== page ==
Why do I believe the things I believe?
If we work strictly within the rationalist paradigm, and somebody asks us why we believe something, we will almost always have a snappy answer. Rationalists establish their beliefs by arguments; and so every belief has an argument to support it.
This is not true in my case. In almost every case, I cannot give an argument to support a philosophical view I hold. So why do I hold these views?
Most often the answer is, “this has to be true for the rest of my view to make sense.” All of my ideas hang together like parts in a machine. Change one thing, and everything else has to change too.
Nor does my philosophy exist in a bubble. It hangs together with the social zeitgeist, with my life experiences, and most particularly with my mystical experiences. The latter are inherently private, but they determine my philosophy in an essential way.
I think that this is a quality of philosophical ideas in general: they are not justified by tidy arguments, but rather hang as parts of a larger view. For instance, if a person was not acquainted with math and science, one could not give them a tidy argument to the effect that reductionism was true. One would first have to teach them a great deal of math and science, and then explain reductionism to them; at which point one would simply have to hope that the pieces came together for them.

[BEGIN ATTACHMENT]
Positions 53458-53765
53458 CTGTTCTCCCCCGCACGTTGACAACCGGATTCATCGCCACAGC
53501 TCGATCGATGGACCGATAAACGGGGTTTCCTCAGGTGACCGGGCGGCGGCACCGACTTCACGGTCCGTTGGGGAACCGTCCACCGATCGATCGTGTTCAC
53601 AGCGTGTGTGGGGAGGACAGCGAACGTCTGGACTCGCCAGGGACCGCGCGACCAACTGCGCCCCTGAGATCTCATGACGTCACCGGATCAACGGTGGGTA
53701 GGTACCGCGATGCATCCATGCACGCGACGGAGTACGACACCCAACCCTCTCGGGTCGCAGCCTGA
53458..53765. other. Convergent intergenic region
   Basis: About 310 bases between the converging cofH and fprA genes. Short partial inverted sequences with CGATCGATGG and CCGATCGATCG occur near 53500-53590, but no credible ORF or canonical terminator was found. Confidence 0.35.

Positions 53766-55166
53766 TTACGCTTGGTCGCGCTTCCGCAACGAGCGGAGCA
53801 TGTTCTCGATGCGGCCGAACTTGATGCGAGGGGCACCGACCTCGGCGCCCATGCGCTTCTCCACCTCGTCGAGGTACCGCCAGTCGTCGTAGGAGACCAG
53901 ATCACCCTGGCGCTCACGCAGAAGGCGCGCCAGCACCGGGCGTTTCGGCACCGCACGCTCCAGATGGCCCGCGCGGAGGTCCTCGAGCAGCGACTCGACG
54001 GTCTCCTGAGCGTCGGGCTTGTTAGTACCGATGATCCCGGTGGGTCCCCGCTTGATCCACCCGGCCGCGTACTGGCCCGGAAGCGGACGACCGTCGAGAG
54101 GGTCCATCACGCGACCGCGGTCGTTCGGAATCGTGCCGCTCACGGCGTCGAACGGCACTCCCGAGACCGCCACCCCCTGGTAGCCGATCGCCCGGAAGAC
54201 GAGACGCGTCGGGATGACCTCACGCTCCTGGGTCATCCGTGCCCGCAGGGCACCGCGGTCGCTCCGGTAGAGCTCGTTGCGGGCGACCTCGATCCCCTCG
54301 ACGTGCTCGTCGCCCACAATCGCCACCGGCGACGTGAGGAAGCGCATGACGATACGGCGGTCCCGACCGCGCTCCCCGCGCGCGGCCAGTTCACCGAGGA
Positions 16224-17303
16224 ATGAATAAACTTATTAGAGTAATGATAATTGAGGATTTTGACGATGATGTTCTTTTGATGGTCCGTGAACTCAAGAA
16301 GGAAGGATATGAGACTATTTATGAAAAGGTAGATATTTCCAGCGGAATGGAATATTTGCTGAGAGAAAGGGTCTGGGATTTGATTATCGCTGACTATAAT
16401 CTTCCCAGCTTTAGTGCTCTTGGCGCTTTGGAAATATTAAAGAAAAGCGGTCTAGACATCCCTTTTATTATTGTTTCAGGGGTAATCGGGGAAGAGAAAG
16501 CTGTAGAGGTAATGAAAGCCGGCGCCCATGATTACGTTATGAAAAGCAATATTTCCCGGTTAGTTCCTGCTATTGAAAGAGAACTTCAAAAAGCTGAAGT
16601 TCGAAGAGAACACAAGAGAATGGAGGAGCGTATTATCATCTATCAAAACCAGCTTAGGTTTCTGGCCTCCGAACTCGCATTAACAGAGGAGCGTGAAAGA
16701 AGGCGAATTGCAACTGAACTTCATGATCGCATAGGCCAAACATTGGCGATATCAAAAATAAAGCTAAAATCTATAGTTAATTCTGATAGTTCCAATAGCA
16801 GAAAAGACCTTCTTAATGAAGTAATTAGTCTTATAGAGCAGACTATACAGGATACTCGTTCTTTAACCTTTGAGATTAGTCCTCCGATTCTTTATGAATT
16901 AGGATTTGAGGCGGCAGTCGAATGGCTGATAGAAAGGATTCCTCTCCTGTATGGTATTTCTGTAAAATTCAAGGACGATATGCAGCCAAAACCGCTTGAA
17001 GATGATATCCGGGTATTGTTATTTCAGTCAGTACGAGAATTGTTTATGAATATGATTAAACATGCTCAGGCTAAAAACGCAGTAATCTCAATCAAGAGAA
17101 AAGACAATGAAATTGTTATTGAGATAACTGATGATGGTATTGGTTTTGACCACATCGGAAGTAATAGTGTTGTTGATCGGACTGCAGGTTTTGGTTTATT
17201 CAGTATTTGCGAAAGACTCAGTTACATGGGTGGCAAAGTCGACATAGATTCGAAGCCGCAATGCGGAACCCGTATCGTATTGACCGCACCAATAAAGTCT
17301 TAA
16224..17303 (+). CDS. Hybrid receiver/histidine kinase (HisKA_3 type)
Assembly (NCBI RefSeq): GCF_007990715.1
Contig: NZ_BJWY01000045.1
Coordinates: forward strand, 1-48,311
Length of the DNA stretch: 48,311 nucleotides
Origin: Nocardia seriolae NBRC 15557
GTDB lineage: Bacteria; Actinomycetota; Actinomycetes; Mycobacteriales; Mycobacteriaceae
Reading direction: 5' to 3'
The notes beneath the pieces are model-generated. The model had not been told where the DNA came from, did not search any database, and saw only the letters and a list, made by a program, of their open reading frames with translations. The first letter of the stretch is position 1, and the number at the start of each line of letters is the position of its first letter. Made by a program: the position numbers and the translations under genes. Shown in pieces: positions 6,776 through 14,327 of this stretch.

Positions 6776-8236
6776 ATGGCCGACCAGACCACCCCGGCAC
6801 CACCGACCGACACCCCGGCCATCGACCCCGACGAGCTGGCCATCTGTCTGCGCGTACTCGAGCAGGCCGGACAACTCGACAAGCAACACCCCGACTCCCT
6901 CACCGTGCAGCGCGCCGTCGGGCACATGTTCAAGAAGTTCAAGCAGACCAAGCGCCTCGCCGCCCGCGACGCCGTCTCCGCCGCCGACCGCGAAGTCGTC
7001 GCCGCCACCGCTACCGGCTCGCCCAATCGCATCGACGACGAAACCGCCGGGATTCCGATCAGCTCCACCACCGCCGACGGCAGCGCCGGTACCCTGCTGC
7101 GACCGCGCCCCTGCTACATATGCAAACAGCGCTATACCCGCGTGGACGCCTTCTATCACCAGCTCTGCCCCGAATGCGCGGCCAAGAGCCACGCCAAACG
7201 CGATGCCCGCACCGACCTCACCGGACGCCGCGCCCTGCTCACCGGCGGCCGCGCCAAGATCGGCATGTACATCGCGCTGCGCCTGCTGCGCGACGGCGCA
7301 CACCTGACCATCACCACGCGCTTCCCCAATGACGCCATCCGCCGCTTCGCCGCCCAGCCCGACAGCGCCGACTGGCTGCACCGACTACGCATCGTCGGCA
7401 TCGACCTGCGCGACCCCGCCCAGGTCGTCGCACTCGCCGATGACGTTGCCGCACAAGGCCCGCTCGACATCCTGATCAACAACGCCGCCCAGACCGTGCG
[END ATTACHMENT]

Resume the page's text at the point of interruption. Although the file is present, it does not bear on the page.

And I think it is true of philosophies in general that their parts hang together and don’t make sense when taken in isolation. This is an example of how philosophy is shaped differently from fields of knowledge like mathematics, physics, and biology.